Feeling more exhausted at work? There might be a good explanation

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American workers put in 25% more hours compared to their European counterparts, the study found
American workers put in 25% more hours compared to their European counterparts, the study found

If you seem to be working more than ever, it just might be because you are.

A new study comparing workdays in the United States with nearly 20 other European nations found this: Workers here put in about 25% more hours. American employees also are working more years before retiring.

The still-unpublished paper making these assertions was written by three economists: Alexander Bick, Ph.D., of Arizona State University, Tempe; Bettina Bruggemann, Ph.D., of McMaster University in Ontario; and Nicola Fuchs-Schundeln, Ph.D., of Goethe University Frankfurt, Frankfurt, Germany. They offered several possible explanations for the growing disparity.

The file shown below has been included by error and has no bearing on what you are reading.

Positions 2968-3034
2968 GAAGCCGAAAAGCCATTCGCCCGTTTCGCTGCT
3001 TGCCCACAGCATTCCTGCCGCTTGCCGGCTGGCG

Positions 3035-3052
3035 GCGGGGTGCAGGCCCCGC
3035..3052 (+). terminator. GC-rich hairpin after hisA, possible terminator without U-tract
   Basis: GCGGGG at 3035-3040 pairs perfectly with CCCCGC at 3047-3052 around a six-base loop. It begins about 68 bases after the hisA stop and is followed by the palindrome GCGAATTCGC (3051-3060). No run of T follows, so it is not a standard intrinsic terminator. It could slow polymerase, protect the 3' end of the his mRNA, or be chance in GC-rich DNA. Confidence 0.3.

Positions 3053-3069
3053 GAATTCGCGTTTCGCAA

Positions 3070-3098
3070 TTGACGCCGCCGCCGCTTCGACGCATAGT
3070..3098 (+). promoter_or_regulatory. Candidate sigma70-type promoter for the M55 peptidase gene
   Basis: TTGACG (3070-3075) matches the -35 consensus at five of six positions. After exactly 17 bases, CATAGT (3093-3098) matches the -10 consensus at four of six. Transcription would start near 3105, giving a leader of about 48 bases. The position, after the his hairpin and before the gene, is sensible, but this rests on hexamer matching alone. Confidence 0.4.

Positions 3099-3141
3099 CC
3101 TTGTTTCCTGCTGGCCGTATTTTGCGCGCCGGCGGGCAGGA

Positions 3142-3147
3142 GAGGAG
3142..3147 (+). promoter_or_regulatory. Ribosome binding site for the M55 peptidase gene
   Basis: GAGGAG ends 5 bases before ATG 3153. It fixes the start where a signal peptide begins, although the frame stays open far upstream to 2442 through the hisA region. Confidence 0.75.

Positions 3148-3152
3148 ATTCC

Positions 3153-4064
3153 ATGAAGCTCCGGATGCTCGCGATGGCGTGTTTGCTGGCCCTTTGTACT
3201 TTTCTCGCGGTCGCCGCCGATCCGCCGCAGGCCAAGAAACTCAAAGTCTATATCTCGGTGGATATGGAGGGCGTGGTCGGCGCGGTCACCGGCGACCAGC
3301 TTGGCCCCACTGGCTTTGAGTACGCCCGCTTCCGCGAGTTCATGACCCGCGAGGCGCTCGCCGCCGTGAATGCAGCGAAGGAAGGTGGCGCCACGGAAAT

One is that European workers typically pay higher income taxes and, therefore, might have a reduced incentive to spend more hours at their places of employment. Another possible explanation is that labor unions tend to be stronger overseas. Finally, it also may be possible that hard work may align more closely with higher pay and job promotion in the United States, they suggested.

Generous pensions in other nations may fuel earlier retirements, they added.

The workweek disparity is a relatively new phenomenon. European and American workers put in about the same amount of hours each week as recently as 1972, according to economists.

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